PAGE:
He is a “Distinguished Research Professor Emeritus” in the Department of Economics and the Norman Paterson School of International Affairs at Carleton University in Ottawa. He holds a BA in Economics from Queen’s University, an MA in Economics from the University of Western Ontario and a Ph.D. in Economics with a minor in Latin American Studies from the University of Texas at Austin. Besides his employment at Carleton University, he has worked in the United Nations Economic Commission for Latin America and the Caribbean in Santiago Chile (1973-1974), the Department of Energy Mines and Resources, Government of Canada (1979-1981) and has also lived and worked in Kenya and Tanzania.
He has had a long interest in Cuba beginning perhaps with the chance reading of “Listen Yankee” by C. Wright Mills (an effective piece of propaganda). Or maybe it began with a previous interest in the French Revolution – which ran amok. But maybe the real origin of his obsession with Cuba was that his Father smoked White Owl cigars, which at that time were made from Cuban tobacco but wrapped in Connecticut leaf. For this reason, being in Cuba has always felt sort of like being at home.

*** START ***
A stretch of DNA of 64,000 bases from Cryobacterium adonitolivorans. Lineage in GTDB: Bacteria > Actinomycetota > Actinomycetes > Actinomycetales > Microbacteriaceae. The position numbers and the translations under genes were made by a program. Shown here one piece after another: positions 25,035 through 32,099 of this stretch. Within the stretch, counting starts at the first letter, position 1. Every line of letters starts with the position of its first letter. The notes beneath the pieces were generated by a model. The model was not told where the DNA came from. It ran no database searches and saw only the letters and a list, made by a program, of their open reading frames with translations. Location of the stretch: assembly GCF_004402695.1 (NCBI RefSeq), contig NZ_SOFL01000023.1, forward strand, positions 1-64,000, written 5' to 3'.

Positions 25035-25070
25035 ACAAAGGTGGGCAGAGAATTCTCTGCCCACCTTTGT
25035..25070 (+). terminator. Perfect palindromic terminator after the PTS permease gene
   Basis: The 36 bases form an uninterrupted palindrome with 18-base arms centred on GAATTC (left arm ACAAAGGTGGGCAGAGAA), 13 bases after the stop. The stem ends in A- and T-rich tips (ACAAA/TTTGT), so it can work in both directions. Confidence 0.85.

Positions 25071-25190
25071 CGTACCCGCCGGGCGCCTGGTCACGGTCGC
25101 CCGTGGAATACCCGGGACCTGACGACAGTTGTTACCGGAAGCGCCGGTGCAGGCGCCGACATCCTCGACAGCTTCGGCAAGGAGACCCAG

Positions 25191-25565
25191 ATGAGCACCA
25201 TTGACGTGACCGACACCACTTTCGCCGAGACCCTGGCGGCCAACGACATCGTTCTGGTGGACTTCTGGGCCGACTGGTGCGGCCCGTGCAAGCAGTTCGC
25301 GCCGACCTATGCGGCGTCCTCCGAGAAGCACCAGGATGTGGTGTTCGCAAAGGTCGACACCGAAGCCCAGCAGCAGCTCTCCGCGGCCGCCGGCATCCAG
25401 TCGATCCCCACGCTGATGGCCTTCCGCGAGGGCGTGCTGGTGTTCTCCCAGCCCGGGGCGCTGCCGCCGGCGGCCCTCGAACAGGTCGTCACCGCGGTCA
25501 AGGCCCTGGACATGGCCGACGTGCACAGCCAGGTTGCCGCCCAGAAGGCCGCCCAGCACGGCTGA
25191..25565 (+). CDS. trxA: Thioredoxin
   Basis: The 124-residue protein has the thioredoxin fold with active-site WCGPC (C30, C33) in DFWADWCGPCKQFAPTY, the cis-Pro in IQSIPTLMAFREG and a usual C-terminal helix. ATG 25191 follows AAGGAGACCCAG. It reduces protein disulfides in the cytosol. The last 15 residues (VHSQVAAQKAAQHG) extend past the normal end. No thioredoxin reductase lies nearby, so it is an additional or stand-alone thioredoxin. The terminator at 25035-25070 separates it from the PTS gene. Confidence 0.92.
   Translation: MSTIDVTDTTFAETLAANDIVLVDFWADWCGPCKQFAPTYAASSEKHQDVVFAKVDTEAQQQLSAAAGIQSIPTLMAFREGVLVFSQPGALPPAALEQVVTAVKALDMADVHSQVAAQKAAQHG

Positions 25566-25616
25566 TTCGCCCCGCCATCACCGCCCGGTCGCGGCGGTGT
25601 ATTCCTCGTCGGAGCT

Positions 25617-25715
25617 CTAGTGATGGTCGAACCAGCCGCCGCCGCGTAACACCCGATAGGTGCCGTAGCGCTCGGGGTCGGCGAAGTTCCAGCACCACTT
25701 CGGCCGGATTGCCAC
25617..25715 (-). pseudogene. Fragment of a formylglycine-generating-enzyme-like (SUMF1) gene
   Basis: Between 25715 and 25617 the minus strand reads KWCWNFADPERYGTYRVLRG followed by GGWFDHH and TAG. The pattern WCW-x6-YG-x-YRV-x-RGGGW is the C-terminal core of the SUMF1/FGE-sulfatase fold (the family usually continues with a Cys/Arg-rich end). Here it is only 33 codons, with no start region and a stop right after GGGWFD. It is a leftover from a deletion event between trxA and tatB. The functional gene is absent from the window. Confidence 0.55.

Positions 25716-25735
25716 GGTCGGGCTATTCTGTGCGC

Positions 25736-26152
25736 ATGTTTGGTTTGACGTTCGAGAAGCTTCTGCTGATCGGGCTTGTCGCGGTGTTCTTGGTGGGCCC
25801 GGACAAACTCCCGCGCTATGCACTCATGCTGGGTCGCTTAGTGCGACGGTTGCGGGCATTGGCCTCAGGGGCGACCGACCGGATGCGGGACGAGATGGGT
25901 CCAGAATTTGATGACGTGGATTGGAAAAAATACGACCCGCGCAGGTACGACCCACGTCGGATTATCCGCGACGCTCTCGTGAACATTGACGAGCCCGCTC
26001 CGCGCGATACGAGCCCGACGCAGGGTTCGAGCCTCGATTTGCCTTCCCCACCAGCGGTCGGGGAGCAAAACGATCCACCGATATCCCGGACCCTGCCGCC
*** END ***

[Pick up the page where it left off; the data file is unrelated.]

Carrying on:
He has visited Cuba frequently since 1965. He was an initiator on the Canadian side and was the Canadian co-ordinator of the Masters in Economics Program provided with the University of Havana for young Cuban professors from 1994 to 1999, financed by the International Development Research Centre and the Canada’s Aid Agency.
He has published a variety of works on Cuba’s development policies and experience including The Economic Development of Revolutionary Cuba: Strategy and Performance, New York: Praeger 1974; Cuba in the International System: Integration and Normalization, (editor), London: Macmillan, 1995; with co-editor J. Kirk; and The Cuban Economy, (editor), Pittsburgh: University of Pittsburgh Press, 2004. He is the author of the Blog entitled The Cuban Economy / La Economia Cubana at http://thecubaneconomy.com/.